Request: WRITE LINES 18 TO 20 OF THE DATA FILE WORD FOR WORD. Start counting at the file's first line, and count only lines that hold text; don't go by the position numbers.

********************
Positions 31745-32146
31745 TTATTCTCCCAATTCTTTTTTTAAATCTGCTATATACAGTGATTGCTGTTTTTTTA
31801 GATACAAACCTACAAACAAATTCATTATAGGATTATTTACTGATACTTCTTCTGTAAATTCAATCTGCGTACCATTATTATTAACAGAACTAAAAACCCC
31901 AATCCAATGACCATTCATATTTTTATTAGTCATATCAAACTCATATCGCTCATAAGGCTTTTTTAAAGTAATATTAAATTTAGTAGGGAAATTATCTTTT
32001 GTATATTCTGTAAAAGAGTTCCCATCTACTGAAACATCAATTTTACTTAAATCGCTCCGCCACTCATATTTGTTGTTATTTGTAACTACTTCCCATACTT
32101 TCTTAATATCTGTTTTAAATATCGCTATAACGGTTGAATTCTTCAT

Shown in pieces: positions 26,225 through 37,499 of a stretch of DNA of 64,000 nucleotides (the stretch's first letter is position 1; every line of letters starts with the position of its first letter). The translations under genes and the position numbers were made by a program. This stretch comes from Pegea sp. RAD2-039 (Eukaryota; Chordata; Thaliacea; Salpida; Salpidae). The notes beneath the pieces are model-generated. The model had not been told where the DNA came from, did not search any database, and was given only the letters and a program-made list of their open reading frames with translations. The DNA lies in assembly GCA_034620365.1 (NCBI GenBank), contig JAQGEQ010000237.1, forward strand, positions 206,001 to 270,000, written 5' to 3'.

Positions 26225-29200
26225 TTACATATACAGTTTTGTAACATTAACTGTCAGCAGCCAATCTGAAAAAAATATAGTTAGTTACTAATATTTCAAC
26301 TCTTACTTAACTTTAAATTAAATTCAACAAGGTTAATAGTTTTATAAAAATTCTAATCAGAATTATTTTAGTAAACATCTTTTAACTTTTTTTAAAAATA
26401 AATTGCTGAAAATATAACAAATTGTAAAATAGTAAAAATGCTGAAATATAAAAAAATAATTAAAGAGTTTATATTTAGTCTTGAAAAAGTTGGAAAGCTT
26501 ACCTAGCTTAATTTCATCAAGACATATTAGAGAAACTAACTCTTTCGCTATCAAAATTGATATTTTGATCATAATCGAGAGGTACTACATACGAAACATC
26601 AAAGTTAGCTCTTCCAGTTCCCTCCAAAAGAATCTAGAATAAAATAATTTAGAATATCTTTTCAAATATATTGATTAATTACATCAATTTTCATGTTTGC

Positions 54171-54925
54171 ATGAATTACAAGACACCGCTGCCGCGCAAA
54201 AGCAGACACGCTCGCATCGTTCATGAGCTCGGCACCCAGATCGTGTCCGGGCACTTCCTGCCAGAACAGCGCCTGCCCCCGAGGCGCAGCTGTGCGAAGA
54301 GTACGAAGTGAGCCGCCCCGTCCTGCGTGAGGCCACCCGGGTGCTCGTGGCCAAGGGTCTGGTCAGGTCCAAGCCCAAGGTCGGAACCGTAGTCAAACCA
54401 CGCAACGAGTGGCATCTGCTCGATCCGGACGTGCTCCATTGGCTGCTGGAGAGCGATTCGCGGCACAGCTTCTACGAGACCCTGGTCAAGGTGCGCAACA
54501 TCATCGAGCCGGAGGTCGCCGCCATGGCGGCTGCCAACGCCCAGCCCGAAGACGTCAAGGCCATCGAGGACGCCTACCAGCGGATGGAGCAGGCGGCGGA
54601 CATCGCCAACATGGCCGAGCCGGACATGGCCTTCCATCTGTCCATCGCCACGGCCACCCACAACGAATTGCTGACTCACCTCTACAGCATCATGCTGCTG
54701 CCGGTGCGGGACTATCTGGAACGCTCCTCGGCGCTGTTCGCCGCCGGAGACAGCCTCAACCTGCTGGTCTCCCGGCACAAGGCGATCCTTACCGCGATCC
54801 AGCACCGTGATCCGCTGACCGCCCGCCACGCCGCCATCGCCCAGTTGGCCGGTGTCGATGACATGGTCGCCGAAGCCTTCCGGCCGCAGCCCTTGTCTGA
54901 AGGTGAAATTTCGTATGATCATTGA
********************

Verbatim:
54401 CGCAACGAGTGGCATCTGCTCGATCCGGACGTGCTCCATTGGCTGCTGGAGAGCGATTCGCGGCACAGCTTCTACGAGACCCTGGTCAAGGTGCGCAACA
54501 TCATCGAGCCGGAGGTCGCCGCCATGGCGGCTGCCAACGCCCAGCCCGAAGACGTCAAGGCCATCGAGGACGCCTACCAGCGGATGGAGCAGGCGGCGGA
54601 CATCGCCAACATGGCCGAGCCGGACATGGCCTTCCATCTGTCCATCGCCACGGCCACCCACAACGAATTGCTGACTCACCTCTACAGCATCATGCTGCTG